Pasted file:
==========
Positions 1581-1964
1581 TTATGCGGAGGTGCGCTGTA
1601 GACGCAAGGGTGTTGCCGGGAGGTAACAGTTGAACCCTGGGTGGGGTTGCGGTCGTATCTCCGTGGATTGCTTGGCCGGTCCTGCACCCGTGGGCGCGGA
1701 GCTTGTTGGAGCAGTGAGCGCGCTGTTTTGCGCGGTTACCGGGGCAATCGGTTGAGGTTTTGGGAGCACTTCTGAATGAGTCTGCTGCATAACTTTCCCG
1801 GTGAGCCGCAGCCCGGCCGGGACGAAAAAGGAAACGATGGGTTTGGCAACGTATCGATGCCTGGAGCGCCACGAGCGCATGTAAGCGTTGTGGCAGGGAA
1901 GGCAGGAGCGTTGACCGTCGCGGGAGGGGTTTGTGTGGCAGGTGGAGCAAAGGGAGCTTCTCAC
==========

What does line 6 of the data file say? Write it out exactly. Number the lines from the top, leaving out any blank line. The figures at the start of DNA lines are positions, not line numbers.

1901 GGCAGGAGCGTTGACCGTCGCGGGAGGGGTTTGTGTGGCAGGTGGAGCAAAGGGAGCTTCTCAC